Friday, September 9, 2011
Time to Say Goodbye – All Good Things…..
Time to Say Goodbye – All Good Things…..
I started writing this blog about three weeks ago. Now it is 48 hours before we leave Plovdiv. Our lives are scattered right now - littered with conflicting emotions. I expect this blog will mirror these confusing feelings. We know it is “Time To Say Goodbye”, but we don’t seem to be completely ready. Or, maybe it is just that we were unprepared for all the events and pressure leading up to the final days in Plovdiv. Although we are conflicted, we also know “deep down” that “All Good Things must end”, and so must this stage in our lives. It is time to move on…. To the next adventure – what ever that may be.
Actually, as I try to put the last 29 months into perspective, Lynn and I started the commencement to the next stage in our life in May 2009. We just did not know what was going to be happening to us then. Now – at the end of our service, I’m still not sure we understand what has happened to us. But I do know we have learned, changed, and grown. And what may be one of the most important parts of this growth is that the strong love we had for each other has continued to get stronger through our service. Just like during the early years of our marriage, we have both continued to be independent. We each have had separate challenges as well as common obstacles. It is the sharing we have done as each of us learned new things which have made our bond stronger. If you ever want to test the “metal of a marriage” – try throwing yourselves into a new country, language, culture, and job, - - and combine that with moving into a 440 sq. ft apartment. Oh – and start all this on the first “official” day of your retirement. And – yet – as I look back at it, there were never any real problems. Yes, there were lots of adventures, mini-adventures, challenges, and setbacks. But as you move forward further into this “Peace Corps Experience”, you seem to forget all the bad times, and celebrate (and remember) only the good times - - and there are lots of them!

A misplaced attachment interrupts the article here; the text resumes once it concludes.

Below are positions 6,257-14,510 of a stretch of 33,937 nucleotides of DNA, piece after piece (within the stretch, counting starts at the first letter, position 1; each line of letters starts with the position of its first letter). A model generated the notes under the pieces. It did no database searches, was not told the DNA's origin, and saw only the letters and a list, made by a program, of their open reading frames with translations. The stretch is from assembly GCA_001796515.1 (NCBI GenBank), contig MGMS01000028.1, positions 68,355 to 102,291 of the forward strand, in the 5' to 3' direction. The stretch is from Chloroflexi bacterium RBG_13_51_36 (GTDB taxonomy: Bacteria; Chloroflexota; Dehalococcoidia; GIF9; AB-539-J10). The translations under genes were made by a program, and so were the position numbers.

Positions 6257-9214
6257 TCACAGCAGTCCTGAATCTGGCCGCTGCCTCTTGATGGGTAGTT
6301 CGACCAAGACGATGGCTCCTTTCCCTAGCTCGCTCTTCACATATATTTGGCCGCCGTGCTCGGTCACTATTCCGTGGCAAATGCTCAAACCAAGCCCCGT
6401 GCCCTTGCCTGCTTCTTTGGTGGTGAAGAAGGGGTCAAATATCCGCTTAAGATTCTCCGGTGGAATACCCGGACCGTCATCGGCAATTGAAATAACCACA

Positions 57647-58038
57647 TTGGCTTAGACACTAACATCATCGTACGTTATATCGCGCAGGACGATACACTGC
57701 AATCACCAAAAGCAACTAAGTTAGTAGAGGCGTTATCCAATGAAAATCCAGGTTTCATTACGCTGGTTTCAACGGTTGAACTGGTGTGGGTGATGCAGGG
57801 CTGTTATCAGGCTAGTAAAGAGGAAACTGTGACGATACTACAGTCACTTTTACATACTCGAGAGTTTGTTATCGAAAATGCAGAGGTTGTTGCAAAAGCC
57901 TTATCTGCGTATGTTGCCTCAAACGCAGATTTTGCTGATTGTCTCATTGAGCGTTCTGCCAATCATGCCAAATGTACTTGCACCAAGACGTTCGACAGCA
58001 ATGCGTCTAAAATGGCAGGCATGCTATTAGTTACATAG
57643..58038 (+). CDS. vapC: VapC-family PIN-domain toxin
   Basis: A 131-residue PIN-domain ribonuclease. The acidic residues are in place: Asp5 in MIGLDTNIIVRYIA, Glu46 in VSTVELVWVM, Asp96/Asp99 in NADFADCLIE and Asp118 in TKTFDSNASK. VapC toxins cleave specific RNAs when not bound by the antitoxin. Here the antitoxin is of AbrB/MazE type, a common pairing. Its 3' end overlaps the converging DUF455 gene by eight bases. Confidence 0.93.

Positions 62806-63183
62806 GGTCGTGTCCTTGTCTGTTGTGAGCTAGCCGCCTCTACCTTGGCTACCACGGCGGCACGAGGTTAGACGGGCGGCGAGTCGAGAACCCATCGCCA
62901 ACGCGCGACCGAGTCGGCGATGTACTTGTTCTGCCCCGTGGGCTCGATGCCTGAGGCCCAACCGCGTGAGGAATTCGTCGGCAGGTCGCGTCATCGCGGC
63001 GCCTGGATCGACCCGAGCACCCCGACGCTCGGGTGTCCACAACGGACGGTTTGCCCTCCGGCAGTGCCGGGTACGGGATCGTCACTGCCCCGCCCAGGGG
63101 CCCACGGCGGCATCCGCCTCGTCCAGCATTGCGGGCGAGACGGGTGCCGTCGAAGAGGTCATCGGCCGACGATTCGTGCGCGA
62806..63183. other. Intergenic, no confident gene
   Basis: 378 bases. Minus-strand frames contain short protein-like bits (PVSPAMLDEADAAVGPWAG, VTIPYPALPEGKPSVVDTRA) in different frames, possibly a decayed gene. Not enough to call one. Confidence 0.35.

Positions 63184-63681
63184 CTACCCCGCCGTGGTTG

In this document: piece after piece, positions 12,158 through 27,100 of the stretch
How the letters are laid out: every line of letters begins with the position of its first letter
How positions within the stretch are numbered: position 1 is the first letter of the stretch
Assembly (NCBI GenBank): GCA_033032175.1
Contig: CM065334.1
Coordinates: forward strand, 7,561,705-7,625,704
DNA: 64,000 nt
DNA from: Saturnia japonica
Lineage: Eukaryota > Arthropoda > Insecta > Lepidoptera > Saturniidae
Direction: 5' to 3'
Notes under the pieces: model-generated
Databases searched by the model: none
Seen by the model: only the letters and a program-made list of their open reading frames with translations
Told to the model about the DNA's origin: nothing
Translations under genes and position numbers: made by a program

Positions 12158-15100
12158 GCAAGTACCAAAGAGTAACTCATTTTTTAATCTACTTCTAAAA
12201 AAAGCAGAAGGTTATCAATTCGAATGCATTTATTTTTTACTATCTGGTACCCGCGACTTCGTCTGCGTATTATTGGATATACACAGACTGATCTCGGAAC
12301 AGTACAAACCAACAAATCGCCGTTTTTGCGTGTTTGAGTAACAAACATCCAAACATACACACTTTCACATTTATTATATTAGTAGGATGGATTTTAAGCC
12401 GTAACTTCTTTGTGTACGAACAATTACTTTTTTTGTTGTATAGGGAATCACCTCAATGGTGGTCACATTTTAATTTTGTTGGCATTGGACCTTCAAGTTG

So - - what really is this Peace Corps experience? I have been trying to explain it (and write it down) for almost a year. I know I am closer to understanding it, but I also know I don’t have it completely figured out yet. One of the things I do know about the Peace Corps experience is that you must painfully drive yourself through a very small keyhole. When you pop out the other side, many volunteers begin to blossom and change. But it is hard to really understand the experience until after you have been home for some time. You need to put it into perspective, and that is hard (almost impossible) to do with out returning to your home in America. We have not done that, and we can only guess at some of the things that will happen based on what other returned volunteers have told us. Things like just standing in a grocery store isle paralyzed at the full isle of cereal choices. It is kind of like the scene from the movie Cast Away when Tom Hanks has returned and they have thrown him a party. He is left alone in the room, and walks around the table loaded with food, fish, ice, a lighter, and ends up sleeping on the floor because the bed is just so different. Although I doubt our re-integration into the US will be as dramatic, both Lynn and I are expecting some interesting experiences.